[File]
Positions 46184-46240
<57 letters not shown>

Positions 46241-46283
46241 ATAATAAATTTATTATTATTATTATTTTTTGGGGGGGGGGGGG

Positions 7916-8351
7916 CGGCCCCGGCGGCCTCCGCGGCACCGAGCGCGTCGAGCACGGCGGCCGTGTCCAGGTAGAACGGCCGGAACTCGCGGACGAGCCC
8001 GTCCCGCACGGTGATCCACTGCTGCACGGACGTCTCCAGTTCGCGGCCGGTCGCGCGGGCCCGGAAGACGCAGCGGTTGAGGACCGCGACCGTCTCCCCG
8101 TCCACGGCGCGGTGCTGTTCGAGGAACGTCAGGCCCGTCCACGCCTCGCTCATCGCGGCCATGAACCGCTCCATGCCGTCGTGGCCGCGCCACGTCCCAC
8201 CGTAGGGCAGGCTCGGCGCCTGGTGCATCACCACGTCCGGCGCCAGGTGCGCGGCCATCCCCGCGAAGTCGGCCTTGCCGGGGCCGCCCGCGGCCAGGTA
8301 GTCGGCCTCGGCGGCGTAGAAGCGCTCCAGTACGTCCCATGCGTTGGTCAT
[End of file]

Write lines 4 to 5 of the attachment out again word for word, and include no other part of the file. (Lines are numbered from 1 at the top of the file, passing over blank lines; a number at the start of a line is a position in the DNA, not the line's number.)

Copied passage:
46241 ATAATAAATTTATTATTATTATTATTTTTTGGGGGGGGGGGGG

Positions 7916-8351